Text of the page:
Google investors welcome Alphabet plan
Google's shares rose over 6% in after-hours trading Monday after it announced a massive restructuring.
The plan creates a new holding company, Alphabet, to run all the Google companies.
The biggest of these will be the search engine Google, including Google Play, YouTube, Chrome, Google Maps and Android.
More speculative projects like driverless cars and Google Glass will be run separately under Alphabet .
On the face of it there will be little change as operations will stay the same. Users will see no difference.
But for investors, the biggest appeal is that the structure should make it easier to identify the profitability of the core Google operation.
Investment banking firm Stifel changed its rating of Google shares from "hold" to "buy" and said: "We believe this combination leaves the possibility for shares to exceed the S&P 500 return for many years on the back of this new operating structure."
The idea is to make Alphabet "cleaner and more accountable", according to Larry Page and co-founder Sergey Brin.
Mr Page will be chief executive of Alphabet and Mr Brin will be President.
The Google business will get Sundar Pichai as its dedicated chief executive, rather than Larry Page who, investors feared, was becoming too distracted by new projects such as drone deliveries and life sciences.
Alphabet will still hold on to the existing GOOG and GOOGL tickers to identify its two classes of shares on the NASDAQ market.
Technology consultant Chris Green said : "In many ways it's no different from what a lot of old economy companies have done as they have grown , as they start to diversify and enter new areas, they need to split the businesses and put them under new structures."
But while investors will get a better picture of how Google is doing they may be still in the dark over its sister companies, as there seems to be no plan to separate out earnings of its other projects.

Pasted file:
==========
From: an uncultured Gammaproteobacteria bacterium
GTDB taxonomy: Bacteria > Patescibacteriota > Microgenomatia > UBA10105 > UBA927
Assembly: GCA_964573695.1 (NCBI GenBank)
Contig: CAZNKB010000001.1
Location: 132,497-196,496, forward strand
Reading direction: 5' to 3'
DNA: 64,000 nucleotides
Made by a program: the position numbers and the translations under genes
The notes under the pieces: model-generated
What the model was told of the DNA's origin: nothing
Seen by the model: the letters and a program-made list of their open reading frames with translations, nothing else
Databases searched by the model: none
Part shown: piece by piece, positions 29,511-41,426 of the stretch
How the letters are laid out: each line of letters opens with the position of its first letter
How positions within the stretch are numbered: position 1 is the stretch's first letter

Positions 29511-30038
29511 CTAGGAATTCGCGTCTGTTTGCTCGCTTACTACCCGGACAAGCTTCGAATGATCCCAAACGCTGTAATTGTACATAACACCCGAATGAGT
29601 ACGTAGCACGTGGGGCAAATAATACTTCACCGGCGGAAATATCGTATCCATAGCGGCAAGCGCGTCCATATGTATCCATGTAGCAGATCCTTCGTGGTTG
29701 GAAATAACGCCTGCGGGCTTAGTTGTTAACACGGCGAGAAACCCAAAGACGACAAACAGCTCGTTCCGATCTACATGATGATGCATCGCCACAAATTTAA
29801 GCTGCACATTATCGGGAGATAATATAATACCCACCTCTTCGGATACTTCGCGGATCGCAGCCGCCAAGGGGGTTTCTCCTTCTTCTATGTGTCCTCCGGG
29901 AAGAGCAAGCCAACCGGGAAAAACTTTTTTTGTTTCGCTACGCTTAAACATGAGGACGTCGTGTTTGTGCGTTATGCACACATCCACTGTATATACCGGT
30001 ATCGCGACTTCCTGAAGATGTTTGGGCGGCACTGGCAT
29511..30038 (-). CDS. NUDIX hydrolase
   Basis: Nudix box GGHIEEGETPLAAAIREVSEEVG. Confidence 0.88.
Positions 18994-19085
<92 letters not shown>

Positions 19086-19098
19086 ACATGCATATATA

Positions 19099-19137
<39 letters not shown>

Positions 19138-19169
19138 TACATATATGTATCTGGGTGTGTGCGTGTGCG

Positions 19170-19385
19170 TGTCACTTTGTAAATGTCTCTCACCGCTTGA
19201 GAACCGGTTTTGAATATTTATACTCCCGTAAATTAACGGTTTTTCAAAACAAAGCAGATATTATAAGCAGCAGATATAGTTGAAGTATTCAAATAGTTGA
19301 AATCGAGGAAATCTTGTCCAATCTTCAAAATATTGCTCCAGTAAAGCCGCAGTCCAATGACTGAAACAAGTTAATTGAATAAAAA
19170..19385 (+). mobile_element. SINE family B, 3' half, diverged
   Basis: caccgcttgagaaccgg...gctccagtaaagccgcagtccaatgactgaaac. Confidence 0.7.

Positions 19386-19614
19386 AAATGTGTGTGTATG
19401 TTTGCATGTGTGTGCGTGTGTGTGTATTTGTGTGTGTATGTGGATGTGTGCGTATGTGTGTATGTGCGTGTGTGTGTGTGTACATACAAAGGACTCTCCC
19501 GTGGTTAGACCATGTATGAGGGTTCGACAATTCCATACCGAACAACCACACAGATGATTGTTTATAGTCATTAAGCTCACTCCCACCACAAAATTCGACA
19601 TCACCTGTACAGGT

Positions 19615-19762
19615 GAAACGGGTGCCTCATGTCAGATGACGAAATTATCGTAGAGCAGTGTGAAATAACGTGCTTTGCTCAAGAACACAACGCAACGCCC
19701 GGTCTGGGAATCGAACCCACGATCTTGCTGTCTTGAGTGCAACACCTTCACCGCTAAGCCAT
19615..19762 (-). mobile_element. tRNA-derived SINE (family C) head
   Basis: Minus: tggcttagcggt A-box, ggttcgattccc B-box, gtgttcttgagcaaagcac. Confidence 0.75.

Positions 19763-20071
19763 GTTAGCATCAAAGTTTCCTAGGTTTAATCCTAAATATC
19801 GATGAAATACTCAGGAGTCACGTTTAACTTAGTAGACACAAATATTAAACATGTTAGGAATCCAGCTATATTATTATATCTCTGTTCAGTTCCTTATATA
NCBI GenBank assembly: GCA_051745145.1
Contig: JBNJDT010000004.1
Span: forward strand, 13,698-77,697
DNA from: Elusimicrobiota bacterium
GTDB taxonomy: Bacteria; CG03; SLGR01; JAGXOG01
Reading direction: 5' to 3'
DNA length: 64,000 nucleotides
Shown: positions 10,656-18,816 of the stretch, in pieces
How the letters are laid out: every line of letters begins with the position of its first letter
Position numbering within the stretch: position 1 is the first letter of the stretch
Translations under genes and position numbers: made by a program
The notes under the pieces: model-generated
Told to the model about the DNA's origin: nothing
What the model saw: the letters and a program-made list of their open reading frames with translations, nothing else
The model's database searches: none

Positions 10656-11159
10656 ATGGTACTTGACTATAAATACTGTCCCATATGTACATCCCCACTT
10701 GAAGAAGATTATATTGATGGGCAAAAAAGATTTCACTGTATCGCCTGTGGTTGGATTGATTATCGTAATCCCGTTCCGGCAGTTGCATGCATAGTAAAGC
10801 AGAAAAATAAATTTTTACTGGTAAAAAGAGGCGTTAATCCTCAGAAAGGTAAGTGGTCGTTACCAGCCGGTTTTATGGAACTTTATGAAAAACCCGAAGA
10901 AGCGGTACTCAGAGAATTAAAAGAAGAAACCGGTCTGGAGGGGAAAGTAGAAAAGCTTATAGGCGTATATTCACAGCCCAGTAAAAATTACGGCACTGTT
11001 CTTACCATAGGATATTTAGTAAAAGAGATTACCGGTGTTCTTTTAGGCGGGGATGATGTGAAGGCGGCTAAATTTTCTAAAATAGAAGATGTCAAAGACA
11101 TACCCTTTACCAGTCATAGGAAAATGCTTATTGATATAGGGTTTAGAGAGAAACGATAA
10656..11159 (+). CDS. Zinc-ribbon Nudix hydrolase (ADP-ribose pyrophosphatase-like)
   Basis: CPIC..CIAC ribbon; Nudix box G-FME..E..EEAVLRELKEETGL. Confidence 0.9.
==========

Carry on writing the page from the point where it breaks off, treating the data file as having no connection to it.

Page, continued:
But Chris Green said: "These businesses have a very strong connection. Nothing they have invested in is really out of place and they are all linked together to the 'connected life'.
"This is not just the technology that we use but it also includes the massive data projects that lie behind them and the online storage that these services need to function."
Larry Page has compared the new structure to Warren Buffett's Berkshire Hathaway, investing long term in core businesses which are allowed to operate independently.
He said: "Alphabet is about businesses prospering through strong leaders and independence. In general, our model is to have a strong CEO who runs each business, with Sergey and me in service to them as needed.
"We will rigorously handle capital allocation and work to make sure each business is executing well. We'll also make sure we have a great CEO for each business, and we'll determine their compensation."
Using Buffett as a model is seldom unpopular with investors, but spotting new trends in technology is something that Buffett has famously avoided.
Projects such as its life sciences businesses, the X Lab, and Wing, the firm's drone delivery project are highly imaginative - but also very risky.
It might be fairer to compare Alphabet to Japan's Softbank, an early investor into internet start-ups, mobile technology, renewable energy and infrastructure and now attracting media attention for producing Pepper, the first humanoid robot designed to live and socially interact with humans.
Valued at over $70bn, Softbank has made an annual 45% return on its internet company investments over the last ten years, largely thanks to its hugely successful investment in Chinese e-commerce firm Alibaba.